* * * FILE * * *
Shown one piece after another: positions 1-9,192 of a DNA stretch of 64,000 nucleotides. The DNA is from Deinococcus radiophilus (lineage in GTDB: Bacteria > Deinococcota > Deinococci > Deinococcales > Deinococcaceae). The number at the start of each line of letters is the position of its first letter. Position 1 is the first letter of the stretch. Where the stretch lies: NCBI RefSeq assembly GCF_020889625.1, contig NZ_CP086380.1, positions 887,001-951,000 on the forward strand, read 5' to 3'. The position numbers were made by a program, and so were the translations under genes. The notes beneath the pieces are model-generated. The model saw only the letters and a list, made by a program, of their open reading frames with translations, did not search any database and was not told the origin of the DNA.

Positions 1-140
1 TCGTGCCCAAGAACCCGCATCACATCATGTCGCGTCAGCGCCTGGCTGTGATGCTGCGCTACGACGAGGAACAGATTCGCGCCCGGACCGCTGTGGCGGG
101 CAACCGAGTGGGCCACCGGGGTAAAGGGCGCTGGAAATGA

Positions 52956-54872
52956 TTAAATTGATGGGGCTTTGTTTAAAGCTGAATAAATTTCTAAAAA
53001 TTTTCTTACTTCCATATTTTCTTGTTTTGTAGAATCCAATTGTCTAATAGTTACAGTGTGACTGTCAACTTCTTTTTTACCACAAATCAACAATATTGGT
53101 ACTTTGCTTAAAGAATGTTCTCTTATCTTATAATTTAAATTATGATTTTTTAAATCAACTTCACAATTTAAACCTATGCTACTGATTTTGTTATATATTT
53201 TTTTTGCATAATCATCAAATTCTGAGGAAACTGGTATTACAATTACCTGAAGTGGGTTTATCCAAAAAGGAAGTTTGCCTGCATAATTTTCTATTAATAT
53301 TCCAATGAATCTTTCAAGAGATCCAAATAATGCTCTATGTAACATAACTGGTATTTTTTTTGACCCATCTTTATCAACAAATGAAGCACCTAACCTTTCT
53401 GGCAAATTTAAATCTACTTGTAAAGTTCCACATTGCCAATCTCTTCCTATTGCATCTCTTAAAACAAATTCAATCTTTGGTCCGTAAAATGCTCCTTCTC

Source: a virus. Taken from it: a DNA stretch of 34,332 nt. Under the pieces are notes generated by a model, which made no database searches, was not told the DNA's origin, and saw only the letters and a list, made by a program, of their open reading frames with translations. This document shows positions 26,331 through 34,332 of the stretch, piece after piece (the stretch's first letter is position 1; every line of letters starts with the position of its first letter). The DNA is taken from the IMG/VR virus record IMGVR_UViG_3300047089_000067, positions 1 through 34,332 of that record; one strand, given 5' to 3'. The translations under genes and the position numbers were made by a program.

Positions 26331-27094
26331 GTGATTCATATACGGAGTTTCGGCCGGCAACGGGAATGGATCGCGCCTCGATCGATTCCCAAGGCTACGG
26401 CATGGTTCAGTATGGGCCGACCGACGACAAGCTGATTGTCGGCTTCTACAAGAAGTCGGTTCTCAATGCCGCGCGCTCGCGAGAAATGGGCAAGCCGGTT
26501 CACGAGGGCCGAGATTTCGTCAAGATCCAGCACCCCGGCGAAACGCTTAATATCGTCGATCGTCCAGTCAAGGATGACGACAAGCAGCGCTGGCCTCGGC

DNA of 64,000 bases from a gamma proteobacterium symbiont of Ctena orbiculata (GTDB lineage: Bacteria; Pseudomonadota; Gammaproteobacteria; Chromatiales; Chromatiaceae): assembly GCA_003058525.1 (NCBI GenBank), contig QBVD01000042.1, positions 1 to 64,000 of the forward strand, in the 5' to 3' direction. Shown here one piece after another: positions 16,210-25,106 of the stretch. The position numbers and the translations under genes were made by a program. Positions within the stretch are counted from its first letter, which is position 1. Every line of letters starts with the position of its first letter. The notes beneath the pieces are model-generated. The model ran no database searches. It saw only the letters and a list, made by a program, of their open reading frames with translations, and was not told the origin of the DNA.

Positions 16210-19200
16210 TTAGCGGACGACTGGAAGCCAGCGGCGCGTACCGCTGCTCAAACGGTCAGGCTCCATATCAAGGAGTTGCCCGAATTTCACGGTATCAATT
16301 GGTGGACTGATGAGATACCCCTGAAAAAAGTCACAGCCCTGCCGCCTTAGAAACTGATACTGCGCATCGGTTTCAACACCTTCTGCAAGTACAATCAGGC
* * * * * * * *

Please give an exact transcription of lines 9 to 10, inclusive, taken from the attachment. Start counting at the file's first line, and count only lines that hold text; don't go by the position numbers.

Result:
53201 TTTTTGCATAATCATCAAATTCTGAGGAAACTGGTATTACAATTACCTGAAGTGGGTTTATCCAAAAAGGAAGTTTGCCTGCATAATTTTCTATTAATAT
53301 TCCAATGAATCTTTCAAGAGATCCAAATAATGCTCTATGTAACATAACTGGTATTTTTTTTGACCCATCTTTATCAACAAATGAAGCACCTAACCTTTCT